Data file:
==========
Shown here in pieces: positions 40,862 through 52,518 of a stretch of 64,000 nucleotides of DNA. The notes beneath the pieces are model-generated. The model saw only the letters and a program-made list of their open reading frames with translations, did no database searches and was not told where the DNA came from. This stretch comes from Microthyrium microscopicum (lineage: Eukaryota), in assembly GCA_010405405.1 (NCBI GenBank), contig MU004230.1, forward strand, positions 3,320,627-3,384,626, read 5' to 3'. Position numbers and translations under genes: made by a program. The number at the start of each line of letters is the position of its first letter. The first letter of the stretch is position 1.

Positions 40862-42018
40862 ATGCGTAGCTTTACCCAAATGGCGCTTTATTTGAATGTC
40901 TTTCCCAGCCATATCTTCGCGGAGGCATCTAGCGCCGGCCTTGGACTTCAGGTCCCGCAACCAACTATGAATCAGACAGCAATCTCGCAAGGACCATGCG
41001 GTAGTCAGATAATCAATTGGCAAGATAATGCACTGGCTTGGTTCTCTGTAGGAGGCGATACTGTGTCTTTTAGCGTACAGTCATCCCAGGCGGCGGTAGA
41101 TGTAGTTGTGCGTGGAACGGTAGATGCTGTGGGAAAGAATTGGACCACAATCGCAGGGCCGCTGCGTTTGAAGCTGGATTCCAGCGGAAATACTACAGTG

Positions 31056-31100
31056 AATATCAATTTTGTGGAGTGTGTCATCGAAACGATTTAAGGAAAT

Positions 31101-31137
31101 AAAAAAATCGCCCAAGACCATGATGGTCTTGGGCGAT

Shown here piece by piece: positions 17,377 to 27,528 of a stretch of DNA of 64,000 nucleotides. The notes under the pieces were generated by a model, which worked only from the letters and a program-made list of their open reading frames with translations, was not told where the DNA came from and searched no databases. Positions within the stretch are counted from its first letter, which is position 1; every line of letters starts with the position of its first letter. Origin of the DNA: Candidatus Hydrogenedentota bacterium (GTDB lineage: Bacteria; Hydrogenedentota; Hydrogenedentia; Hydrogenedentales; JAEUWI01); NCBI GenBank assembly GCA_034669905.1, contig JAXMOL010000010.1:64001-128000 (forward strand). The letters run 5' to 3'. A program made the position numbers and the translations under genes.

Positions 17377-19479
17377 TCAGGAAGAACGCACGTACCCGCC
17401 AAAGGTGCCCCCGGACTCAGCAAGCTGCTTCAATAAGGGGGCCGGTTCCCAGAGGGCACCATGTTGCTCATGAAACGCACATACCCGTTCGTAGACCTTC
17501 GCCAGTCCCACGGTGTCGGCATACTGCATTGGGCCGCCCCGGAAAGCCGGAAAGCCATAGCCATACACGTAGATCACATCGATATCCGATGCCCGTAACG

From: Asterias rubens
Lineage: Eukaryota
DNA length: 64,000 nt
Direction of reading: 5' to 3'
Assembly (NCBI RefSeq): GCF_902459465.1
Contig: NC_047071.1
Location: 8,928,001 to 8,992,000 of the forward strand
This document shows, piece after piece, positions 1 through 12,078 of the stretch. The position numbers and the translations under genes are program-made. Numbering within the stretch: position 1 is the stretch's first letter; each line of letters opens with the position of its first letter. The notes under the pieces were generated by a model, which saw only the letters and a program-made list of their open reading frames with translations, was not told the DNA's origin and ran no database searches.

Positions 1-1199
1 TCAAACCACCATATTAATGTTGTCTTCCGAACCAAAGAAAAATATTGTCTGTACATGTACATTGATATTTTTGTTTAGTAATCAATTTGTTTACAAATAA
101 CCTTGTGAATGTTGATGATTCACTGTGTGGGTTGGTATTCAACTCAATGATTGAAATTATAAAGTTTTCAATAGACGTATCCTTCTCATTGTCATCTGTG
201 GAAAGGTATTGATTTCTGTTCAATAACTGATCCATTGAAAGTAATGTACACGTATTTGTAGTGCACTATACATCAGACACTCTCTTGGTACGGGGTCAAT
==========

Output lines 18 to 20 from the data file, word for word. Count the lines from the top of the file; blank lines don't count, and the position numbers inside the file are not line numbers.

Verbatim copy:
DNA length: 64,000 nt
Direction of reading: 5' to 3'
Assembly (NCBI RefSeq): GCF_902459465.1